Muhammad Zia ul Haq
- Category : Politics-Heads-of-state
- Type : GE
- Profile : 6/2 - Role Model / Hermit
- Definition : Split - Small (12,14,34,46)
- Incarnation Cross : LAX Masks 2
Pakistan military leader, sixth President of Pakistan from 1978 until his death in 1988, having declared martial law for the third time in the country's history in 1977. He was Pakistan's longest-serving head of state, ruling eleven years.
In 1970, he led the Pakistani training mission in Jordan, proving instrumental to putting down the Black September insurgency against King Hussein. In recognition, Prime Minister Zulfikar Ali Bhutto approved Zia's appointment to four-star tier, as Chief of Army Staff in 1976, over several senior officers. Following increasing civil disorder, Zia deposed Bhutto and declared martial law over the country in 1977. Bhutto was controversially tried and executed by the Supreme Court less than two years later, for authorising the murder of a political opponent.
Assuming the presidency in 1978, Zia played a major role in the Soviet war in neighboring Afghanistan while playing an ambiguous role, in favor of Iran, during the Iran–Iraq War. Aided by the United States and Saudi Arabia, Zia systematically coordinated the Afghan mujahideen against the Soviet occupation throughout the 1980s. This culminated in the Soviet Union's defeat and withdrawal in 1989, but also led to the proliferation of millions of refugees, with heroin and weaponry into Pakistan's frontier province. On the foreign front, Zia also bolstered ties with China, the European Union, the United States, and emphasised Pakistan's role in the Islamic world.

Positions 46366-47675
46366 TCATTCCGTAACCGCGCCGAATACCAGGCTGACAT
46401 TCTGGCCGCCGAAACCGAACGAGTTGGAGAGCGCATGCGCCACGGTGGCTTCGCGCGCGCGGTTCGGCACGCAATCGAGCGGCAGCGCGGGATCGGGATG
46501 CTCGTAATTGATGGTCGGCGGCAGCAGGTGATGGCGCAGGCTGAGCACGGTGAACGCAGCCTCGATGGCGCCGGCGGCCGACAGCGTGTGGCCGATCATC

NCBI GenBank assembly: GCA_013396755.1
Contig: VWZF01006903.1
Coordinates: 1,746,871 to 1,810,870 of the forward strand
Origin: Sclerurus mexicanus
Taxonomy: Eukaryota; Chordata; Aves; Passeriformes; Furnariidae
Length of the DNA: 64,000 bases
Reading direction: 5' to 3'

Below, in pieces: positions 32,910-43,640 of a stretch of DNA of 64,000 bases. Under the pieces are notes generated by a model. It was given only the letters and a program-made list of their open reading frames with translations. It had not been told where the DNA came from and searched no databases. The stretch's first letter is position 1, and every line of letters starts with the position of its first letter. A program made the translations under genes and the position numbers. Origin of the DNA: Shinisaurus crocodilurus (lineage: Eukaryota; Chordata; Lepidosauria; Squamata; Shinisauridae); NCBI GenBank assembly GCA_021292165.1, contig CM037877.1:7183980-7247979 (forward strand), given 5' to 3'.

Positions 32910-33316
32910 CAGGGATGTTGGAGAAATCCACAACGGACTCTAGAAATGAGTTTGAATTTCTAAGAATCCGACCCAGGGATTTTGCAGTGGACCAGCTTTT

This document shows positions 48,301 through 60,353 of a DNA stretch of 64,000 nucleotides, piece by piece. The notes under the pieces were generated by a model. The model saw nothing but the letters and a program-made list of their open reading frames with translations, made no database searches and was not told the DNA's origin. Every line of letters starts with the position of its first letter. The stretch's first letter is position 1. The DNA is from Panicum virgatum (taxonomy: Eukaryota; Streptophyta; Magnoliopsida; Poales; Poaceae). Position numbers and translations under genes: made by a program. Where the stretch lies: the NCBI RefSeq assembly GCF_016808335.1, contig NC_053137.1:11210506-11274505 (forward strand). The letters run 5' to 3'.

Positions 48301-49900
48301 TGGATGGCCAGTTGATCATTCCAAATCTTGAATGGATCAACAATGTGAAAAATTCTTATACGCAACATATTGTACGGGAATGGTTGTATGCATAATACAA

After lifting martial law and holding non-partisan elections in 1985, Zia appointed Muhammad Junejo as the Prime Minister but accumulated even more presidential powers via the Eighth Amendment to the Constitution. After Junejo signed the Geneva Accords in 1988 against Zia's wishes, and called for an inquiry into the Ojhri Camp disaster, Zia dismissed Junejo's government and announced fresh elections in November 1988. But he was killed along with several of his top military officials and two American diplomats in a mysterious plane crash near Bahawalpur on 17 August 1988. To this day, Zia remains a polarizing figure in Pakistan's history, credited by some for preventing wider Soviet incursions into the region as well as economic prosperity, but decried for weakening democratic institutions and passing laws encouraging Islamic fundamentalism.